|Publication number||US6748859 B2|
|Application number||US 10/237,169|
|Publication date||Jun 15, 2004|
|Filing date||Sep 9, 2002|
|Priority date||Sep 9, 2002|
|Also published as||US20040045462|
|Publication number||10237169, 237169, US 6748859 B2, US 6748859B2, US-B2-6748859, US6748859 B2, US6748859B2|
|Inventors||Mikhail Goldburt, Dave Telken|
|Original Assignee||Delaware Capital Formation, Inc.|
|Export Citation||BiBTeX, EndNote, RefMan|
|Patent Citations (7), Referenced by (5), Classifications (7), Legal Events (8)|
|External Links: USPTO, USPTO Assignment, Espacenet|
1. Field of the Invention
The present invention relates to the field of printing presses. More particularly, the invention relates to changing the ink used in printing presses and cleaning the components which come into contact with the ink before the ink can dry on those components.
2. Description of the Related Art
In a conventional printing press, anilox rolls, meter rolls, and ink pans all contact ink during normal press operation. However, because ink dries quickly, these components must be promptly cleaned after the press is stopped to prevent the ink from drying thereon. If the ink dries on the components, considerable effort and costly solvents are required to restore the components to their operational condition.
To facilitate the cleaning process, many presses are designed to have pull-out drawers which provide access to the ink pan and the rolls which contact the ink. Additionally, the components which contact the ink during press operation may be continuously wetted with ink to prevent the ink thereon from drying. The wetting of the components may be made possible, for example, by a constantly turning motor (“CT motor”) mounted on the drawer which continuously turns the rolls in the ink pan to ensure that the ink on the rolls does not dry.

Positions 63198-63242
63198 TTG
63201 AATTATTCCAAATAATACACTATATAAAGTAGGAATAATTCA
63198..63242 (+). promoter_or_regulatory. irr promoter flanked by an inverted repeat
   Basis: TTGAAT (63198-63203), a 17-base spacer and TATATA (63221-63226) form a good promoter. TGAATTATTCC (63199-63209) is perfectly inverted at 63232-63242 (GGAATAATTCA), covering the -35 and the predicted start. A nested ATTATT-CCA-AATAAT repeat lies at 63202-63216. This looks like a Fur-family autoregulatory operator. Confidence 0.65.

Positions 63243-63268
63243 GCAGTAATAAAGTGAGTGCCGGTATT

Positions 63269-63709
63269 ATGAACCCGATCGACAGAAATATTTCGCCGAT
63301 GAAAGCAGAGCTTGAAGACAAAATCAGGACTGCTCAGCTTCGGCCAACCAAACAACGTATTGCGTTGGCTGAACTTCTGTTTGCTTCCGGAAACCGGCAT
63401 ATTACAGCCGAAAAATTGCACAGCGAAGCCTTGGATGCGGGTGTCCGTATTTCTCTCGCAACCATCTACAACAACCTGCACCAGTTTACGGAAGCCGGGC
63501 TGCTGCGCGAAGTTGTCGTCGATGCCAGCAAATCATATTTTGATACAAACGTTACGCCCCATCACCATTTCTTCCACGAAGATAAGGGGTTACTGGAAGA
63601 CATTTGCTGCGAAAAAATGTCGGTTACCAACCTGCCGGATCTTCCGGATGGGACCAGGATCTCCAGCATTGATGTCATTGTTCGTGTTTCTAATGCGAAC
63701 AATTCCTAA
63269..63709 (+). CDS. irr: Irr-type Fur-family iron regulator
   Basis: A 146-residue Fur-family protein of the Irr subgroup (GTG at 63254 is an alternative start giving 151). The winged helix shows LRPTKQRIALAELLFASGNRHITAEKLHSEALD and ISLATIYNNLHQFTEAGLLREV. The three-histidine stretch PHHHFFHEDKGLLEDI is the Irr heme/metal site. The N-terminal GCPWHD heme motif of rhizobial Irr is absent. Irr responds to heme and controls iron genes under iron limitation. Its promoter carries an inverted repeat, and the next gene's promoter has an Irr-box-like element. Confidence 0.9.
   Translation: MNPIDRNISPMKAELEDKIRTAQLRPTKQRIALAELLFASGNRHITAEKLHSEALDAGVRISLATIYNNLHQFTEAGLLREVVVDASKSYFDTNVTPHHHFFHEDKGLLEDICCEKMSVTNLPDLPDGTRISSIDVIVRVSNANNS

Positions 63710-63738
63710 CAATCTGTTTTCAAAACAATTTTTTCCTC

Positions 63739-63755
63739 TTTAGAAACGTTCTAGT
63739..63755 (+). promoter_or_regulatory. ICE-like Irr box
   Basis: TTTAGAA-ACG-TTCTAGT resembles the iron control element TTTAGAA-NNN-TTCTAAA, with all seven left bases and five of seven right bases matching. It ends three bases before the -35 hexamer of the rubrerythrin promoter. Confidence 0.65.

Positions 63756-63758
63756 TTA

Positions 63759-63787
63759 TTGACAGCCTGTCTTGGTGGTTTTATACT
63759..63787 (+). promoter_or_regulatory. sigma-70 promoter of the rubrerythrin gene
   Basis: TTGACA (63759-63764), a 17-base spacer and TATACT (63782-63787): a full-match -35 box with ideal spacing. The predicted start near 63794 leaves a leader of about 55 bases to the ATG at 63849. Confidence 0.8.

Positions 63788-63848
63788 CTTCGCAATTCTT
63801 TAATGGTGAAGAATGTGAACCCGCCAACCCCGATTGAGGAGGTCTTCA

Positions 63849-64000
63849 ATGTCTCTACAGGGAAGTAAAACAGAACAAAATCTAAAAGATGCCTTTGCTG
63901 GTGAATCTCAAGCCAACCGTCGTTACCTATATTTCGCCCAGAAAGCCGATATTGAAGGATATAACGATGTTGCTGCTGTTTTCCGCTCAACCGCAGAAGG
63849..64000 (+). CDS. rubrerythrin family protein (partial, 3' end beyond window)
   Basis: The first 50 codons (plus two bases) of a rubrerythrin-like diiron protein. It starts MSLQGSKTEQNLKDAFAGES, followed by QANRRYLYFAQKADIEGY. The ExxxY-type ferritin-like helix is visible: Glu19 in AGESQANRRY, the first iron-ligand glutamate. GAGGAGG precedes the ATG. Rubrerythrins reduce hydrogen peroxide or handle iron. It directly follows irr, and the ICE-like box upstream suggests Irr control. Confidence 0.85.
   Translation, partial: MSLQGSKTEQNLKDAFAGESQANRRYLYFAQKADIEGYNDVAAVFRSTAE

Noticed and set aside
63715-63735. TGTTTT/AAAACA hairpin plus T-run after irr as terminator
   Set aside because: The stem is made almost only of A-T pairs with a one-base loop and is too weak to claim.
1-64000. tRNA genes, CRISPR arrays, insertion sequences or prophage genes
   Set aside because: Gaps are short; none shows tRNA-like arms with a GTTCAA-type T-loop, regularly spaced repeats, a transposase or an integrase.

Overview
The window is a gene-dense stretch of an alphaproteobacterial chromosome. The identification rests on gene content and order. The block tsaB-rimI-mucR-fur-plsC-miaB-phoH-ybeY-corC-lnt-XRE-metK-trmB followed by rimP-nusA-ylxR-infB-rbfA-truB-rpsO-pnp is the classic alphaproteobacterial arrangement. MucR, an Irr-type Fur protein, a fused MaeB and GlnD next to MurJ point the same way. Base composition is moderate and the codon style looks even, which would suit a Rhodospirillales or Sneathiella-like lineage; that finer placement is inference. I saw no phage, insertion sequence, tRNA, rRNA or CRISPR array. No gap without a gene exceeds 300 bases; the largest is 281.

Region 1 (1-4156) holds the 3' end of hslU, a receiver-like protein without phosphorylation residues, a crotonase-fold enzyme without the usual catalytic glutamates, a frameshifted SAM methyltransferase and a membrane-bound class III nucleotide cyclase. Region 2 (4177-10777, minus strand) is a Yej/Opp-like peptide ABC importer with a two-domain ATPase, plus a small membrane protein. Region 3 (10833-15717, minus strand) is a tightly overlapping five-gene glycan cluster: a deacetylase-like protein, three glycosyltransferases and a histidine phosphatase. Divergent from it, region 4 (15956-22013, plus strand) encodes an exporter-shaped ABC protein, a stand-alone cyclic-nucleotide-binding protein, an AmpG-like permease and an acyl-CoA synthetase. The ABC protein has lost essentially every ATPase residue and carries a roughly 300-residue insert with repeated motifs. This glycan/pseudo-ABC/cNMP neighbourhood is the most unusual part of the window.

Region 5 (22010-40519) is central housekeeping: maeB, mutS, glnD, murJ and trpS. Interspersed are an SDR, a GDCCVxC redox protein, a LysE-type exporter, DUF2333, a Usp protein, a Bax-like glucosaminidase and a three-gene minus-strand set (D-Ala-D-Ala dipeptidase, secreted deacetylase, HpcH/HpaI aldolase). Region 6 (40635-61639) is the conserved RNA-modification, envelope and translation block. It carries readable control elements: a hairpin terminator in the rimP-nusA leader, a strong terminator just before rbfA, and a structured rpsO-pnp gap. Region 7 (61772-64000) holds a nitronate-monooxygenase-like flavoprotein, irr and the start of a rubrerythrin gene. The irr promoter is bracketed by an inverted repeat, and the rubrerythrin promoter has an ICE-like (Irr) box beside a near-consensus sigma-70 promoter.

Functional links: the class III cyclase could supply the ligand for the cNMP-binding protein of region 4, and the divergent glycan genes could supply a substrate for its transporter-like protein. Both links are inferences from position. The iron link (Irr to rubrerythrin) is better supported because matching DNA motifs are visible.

The possibility of the ink drying on the components is not the only drawback inherent in this conventional apparatus and method of cleaning it. In addition, if a user desires to replace the color or type of ink being used by a press, the press must be stopped and the components cleaned before the new color can be used therein. Accordingly, while the components are being cleaned the press remains idle. This downtime results in lost profits due to inefficient equipment utilization.
Another drawback is that although each of the components in the traditional press drawer may be individually removed from the press (to facilitate cleaning of each component parts), when a component is replaced, its position in the drawer must be properly aligned and adjusted with respect to the other components therein. This adjustment process takes additional time during which the press remains idle thereby exacerbating the downtime of the press and further reducing the press' productivity.
Thus, although a protocol exists for cleaning press components, the protocol suffers from various drawbacks. For these and other reasons, a new apparatus is needed which is easy to clean and which greatly reduces press downtime.
A first embodiment of the invention comprises an ink cassette assembly and a second embodiment of the invention comprises a printing press using an ink cassette assembly. The ink cassette assembly embodiment includes a frame, an ink pan which is positioned in a lower portion of said frame and which is adapted to hold ink, a meter roll, and an anilox roll. In this embodiment, the meter roll is rotatably connected to the frame, is positioned such that a portion of the meter roll sits within the pan, and is adapted to contact ink in the pan. The anilox roll, which is rotatably connected to the frame, has an outer surface which is in contact with an outer surface of the meter roll. The assembly is adapted to be removably connected to a drawer of a printing press such that the pan, the anilox roll, and the meter roll are removable from the printing press as an integral unit.